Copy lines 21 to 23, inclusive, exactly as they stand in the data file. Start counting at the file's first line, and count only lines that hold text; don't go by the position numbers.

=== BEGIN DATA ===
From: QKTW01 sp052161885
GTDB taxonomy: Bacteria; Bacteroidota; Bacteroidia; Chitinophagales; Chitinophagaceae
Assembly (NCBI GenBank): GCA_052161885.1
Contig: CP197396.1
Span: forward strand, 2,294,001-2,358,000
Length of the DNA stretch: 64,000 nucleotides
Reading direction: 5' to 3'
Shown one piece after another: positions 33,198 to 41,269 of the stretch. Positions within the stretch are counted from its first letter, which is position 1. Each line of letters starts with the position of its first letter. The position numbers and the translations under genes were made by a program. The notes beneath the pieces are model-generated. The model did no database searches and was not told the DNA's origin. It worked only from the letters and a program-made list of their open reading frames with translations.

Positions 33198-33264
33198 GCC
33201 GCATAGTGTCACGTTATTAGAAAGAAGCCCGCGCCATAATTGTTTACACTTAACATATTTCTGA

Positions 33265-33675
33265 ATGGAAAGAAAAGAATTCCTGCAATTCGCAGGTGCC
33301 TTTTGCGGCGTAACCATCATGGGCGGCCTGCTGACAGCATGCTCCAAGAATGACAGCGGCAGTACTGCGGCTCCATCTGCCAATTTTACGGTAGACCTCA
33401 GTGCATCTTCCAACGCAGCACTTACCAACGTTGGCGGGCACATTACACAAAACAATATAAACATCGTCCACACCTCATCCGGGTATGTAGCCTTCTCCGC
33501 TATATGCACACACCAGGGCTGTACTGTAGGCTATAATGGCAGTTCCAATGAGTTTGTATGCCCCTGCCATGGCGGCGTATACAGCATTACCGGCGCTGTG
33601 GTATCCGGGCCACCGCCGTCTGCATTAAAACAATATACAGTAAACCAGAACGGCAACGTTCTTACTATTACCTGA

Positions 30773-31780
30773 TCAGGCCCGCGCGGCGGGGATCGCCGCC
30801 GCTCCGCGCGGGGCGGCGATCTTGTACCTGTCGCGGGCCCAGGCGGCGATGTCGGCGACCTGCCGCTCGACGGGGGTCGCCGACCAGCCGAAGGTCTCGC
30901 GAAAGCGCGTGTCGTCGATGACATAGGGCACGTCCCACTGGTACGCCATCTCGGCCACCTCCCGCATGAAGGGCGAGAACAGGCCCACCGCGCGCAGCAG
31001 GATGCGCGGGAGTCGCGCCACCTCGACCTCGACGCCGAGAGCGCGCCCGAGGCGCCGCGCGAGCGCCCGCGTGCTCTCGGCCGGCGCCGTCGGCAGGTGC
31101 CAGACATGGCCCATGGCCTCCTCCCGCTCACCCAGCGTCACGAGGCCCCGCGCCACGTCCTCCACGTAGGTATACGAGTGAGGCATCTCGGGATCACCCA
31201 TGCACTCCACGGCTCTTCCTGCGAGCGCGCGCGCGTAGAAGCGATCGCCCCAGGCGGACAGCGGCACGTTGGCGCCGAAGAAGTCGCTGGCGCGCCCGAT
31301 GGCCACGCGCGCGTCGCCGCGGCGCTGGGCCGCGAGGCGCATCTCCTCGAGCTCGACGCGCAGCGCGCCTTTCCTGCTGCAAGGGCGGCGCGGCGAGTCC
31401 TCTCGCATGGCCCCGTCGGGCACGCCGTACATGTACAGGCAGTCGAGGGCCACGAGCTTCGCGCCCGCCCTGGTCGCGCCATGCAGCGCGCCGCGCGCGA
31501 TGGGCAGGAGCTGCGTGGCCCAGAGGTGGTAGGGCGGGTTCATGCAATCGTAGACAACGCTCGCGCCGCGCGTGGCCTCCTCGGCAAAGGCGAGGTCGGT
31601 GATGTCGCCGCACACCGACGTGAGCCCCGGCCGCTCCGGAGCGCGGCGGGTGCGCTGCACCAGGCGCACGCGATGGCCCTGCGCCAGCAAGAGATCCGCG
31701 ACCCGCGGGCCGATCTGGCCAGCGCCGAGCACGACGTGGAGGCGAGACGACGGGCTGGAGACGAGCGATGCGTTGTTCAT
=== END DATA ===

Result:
30901 GAAAGCGCGTGTCGTCGATGACATAGGGCACGTCCCACTGGTACGCCATCTCGGCCACCTCCCGCATGAAGGGCGAGAACAGGCCCACCGCGCGCAGCAG
31001 GATGCGCGGGAGTCGCGCCACCTCGACCTCGACGCCGAGAGCGCGCCCGAGGCGCCGCGCGAGCGCCCGCGTGCTCTCGGCCGGCGCCGTCGGCAGGTGC
31101 CAGACATGGCCCATGGCCTCCTCCCGCTCACCCAGCGTCACGAGGCCCCGCGCCACGTCCTCCACGTAGGTATACGAGTGAGGCATCTCGGGATCACCCA